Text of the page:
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ISLAMABAD: Prime Minister Imran Khan on Thursday challenged members of the National Assembly "to point out a single contradiction" in his statements on the response to the pandemic, saying Pakistan was not confused.
In a rare appearance in an NA session, PM Imran defended his government's coronavirus response after it came under criticism from opposition for being "confused".
"We bore a lot of criticism in the beginning to impose a stricter lockdown. There was a lot of pressure on me. From my own people. From my own cabinet to impose something like India [did]," said the premier. "The world has been experimenting in their own ways.
"Repeatedly, it is being said there was confusion. Mr Speaker, if there was any government in the world that wasn't confused it was ours. Since day one," he added.
PM Imran also challenged the Opposition to point out any conflicting statements he may have made ever since Pakistan imposed the lockdown.
"I want to challenge you to point out a single contradiction in my statements since we imposed the lockdown on March 13," he said.
Conditions different from Western countries
PM Imran reiterated that Pakistan's population density, circumstances, and economic conditions were different from the Chinese city of Wuhan, Singapore, and New Zealand.
The premier said that if Pakistan followed the lockdown policies of the western governments, then it would mean difficulties for the poor.
"I have always held that if you have Singapore's population, an income of $50,000 per capita, if you have natural social distancing, then the best thing is to impose a curfew.
"I also said that our conditions are such, we have to think of the impact on the poor. These have been consistent statements on my behalf. You have all my speeches on record," he said.
The premier paid a special tribute to the National Command and Operations Centre (NCOC) as Pakistan has data to act on due to its efforts to establish proper coordination between provinces.
"We had no figures previously for how many ventilators exist in Pakistan, how many intensive care beds there are, how much staff is available," he said.
India's failed lockdown policy
He said India's example of a failed lockdown policy was being highlighted everywhere, including by The New York Times. As a result, he commented, 34% people have been pushed into poverty there.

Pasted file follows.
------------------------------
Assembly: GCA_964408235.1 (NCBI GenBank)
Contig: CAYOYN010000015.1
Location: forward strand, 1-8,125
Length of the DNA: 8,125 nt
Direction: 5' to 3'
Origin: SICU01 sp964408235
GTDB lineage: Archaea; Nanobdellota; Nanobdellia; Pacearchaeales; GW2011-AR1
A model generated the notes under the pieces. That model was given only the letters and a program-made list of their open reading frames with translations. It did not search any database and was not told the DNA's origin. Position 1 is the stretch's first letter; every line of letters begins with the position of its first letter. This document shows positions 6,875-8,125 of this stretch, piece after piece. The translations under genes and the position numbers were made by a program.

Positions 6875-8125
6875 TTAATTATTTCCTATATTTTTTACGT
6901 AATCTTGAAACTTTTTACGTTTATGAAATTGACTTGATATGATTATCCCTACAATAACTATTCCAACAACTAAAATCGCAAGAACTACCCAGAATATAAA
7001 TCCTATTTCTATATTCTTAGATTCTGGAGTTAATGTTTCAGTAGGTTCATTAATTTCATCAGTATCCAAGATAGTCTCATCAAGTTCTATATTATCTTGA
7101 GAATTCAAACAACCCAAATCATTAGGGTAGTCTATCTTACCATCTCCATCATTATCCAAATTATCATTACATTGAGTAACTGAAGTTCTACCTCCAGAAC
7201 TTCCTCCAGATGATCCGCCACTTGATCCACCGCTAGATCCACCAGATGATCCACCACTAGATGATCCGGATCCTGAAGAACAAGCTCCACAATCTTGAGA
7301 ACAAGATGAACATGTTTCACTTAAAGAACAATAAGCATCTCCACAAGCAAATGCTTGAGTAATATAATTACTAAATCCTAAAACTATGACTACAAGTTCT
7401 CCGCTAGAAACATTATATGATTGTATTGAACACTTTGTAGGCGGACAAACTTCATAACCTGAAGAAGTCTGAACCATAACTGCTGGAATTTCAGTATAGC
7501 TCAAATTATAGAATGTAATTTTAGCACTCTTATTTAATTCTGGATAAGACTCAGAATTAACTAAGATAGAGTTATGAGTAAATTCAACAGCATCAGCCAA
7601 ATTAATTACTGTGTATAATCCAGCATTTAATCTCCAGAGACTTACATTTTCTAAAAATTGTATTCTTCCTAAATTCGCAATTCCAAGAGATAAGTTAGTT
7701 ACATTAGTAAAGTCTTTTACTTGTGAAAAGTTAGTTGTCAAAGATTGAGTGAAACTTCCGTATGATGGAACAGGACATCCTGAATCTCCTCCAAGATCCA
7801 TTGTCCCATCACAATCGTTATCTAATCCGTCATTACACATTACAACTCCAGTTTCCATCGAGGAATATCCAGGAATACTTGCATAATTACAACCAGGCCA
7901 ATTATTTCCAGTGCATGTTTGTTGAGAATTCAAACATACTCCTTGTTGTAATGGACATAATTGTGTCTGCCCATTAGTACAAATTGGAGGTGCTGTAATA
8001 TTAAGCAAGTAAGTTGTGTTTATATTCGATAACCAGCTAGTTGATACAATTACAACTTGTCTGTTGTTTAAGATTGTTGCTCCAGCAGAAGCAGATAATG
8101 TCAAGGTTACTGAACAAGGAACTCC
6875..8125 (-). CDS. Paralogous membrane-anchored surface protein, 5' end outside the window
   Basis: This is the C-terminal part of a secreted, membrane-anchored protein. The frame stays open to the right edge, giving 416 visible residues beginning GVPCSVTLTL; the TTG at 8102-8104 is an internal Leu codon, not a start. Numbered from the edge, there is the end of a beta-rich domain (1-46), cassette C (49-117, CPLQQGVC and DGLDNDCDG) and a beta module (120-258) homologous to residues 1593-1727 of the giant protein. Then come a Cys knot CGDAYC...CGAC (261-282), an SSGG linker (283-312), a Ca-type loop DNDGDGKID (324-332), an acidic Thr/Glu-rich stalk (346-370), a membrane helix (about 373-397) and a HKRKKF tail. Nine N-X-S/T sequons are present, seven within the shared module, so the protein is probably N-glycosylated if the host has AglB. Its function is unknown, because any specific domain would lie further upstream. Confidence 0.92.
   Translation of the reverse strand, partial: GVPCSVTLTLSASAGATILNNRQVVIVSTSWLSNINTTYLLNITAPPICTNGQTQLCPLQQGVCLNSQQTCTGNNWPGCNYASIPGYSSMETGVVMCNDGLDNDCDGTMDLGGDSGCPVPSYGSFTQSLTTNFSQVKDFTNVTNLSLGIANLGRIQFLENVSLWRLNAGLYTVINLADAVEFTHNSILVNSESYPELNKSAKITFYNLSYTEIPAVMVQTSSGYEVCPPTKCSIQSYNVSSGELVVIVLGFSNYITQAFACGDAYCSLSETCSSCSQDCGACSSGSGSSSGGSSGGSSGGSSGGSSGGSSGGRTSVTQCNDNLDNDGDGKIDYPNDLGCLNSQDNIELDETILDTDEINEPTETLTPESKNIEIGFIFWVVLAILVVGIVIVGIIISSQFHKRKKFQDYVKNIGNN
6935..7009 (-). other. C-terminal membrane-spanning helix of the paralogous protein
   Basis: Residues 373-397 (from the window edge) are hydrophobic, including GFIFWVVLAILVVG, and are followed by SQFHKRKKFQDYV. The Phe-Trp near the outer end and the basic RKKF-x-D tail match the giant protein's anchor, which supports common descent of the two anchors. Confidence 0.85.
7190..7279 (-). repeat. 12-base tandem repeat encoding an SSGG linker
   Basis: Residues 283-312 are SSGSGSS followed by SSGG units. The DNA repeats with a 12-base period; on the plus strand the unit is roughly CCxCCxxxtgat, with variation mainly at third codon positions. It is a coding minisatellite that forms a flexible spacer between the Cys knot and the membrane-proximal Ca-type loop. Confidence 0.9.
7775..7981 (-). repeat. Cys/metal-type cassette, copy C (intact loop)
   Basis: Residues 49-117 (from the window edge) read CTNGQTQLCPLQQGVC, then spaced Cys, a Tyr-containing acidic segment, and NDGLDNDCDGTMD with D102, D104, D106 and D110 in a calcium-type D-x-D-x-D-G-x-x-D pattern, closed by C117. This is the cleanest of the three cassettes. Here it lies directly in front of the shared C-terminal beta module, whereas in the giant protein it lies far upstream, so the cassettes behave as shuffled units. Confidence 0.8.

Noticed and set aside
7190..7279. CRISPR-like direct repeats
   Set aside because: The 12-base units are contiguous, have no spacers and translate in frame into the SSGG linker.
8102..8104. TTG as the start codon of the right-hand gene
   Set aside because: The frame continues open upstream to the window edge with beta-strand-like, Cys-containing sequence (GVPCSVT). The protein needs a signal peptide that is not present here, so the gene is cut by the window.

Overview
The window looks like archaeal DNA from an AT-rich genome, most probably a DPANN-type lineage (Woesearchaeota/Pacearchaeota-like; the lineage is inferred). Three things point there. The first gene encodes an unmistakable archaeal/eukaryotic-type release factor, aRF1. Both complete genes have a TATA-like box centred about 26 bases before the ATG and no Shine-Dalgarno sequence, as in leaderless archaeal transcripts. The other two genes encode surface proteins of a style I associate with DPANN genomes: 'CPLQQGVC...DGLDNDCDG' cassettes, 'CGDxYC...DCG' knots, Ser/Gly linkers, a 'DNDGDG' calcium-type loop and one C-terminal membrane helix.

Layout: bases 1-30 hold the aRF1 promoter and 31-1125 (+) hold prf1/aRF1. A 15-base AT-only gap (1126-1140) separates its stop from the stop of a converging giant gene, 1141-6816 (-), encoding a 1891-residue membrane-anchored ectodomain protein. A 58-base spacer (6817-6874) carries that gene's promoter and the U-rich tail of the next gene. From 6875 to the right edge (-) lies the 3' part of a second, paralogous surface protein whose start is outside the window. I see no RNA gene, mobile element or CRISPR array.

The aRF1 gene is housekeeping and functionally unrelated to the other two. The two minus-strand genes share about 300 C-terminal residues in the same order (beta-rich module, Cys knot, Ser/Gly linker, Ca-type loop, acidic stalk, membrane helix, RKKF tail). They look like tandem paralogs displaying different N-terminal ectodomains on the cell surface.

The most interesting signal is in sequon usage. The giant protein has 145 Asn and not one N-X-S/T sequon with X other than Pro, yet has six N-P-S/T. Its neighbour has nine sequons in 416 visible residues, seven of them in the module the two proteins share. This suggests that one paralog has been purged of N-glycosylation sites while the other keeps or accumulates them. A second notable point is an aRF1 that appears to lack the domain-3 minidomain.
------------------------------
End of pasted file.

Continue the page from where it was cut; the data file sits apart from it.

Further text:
"The poor people have been crushed. There are thousands on the road. Transport has been shut. People have died on the road," he said, highlighting the impact of a strict lockdown on the poor people in India.
Even in America, people can see that cases are constantly ballooning and they have had to accept they have to reopen their economies, he added.
"They, too, are realising that even the world's most powerful economy cannot endure the effects of a lockdown," he said, continuing to defend his government's decision to ease curbs.
"We were the first to talk of a smart lockdown. It was the NCOC," he said.
Smart lockdown aims to protect sick, elderly
The prime minister said the next phase was a difficult one, with the government challenged to impress upon people the importance of following standard operating procedures.
"We have to provide people a source of income but [...] whenever there are clusters [of people], the disease spreads. We also know that if we do not exercise caution, the existing pressure on hospital will only worsen."
"So whoever is watching, it is necessary for all of us to make people realise how important is is to save our elders, the sick, those who have blood pressure [issues] and diabetes. The real aim behind a smart lockdown is to protect these people," he said.
The premier also stopped to extend his condolences to the families of the 4,000 people to have died from COVID-19.
"If we exercise caution, our facilities are enough to be able to cope with it," he said, adding regretfully that he receives reports daily of how enough precaution is not being taken.
He reiterated that if people continue to be careful, the month will go by "without any further adverse impacts".
'Govt not hiding behind coronavirus'
The premier also addressed concerns that the government is "hiding behind the coronavirus crisis".
The world's economy had suffered a $12.3 trillion setback due to the crisis, quoting figures released by the International Monetary Fund (IMF) today, he said.
Speaking further of individual economies, PM Imran said Britain had experienced a 20% shrinkage and its growth has gone into the negative territory. "The whole world is saying that this is the worst economic crisis in a 100 years.
"England has had 40,000 deaths. But the number of deaths have nothing to do with any of this. When you shut down the economy, it does not make a difference how many deaths occur.
"The point is, what impact does it have on the economy?"
He said there was no telling how much further losses the world's economy would suffer and how long it would take for a full recovery. "Industries have been shuttered that will never be revived again. The services industry, tourism sector, and airlines have all gone into a crisis.
"So I found this idea very strange that we are 'hiding behind the coronavirus crisis'."
'I am the country's biggest fundraiser'
The prime minister also sought it pertinent to provide a "background" on the kind of economy that the PTI government had inherited.